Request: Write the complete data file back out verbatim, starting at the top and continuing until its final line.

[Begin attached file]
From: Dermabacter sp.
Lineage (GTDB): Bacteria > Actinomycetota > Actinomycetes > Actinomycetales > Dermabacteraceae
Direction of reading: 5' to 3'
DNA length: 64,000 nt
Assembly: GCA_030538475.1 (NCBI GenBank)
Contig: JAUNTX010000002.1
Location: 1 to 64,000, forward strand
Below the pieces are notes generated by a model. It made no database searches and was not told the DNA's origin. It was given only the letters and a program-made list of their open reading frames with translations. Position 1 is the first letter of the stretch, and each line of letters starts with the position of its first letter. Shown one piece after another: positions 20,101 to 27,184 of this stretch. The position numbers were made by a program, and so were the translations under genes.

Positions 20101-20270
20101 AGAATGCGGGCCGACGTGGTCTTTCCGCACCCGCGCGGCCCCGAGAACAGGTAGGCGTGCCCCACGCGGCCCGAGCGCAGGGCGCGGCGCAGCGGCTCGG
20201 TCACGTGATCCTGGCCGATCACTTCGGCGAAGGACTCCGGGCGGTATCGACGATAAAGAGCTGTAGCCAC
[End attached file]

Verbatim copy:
From: Dermabacter sp.
Lineage (GTDB): Bacteria > Actinomycetota > Actinomycetes > Actinomycetales > Dermabacteraceae
Direction of reading: 5' to 3'
DNA length: 64,000 nt
Assembly: GCA_030538475.1 (NCBI GenBank)
Contig: JAUNTX010000002.1
Location: 1 to 64,000, forward strand
Below the pieces are notes generated by a model. It made no database searches and was not told the DNA's origin. It was given only the letters and a program-made list of their open reading frames with translations. Position 1 is the first letter of the stretch, and each line of letters starts with the position of its first letter. Shown one piece after another: positions 20,101 to 27,184 of this stretch. The position numbers were made by a program, and so were the translations under genes.

Positions 20101-20270
20101 AGAATGCGGGCCGACGTGGTCTTTCCGCACCCGCGCGGCCCCGAGAACAGGTAGGCGTGCCCCACGCGGCCCGAGCGCAGGGCGCGGCGCAGCGGCTCGG
20201 TCACGTGATCCTGGCCGATCACTTCGGCGAAGGACTCCGGGCGGTATCGACGATAAAGAGCTGTAGCCAC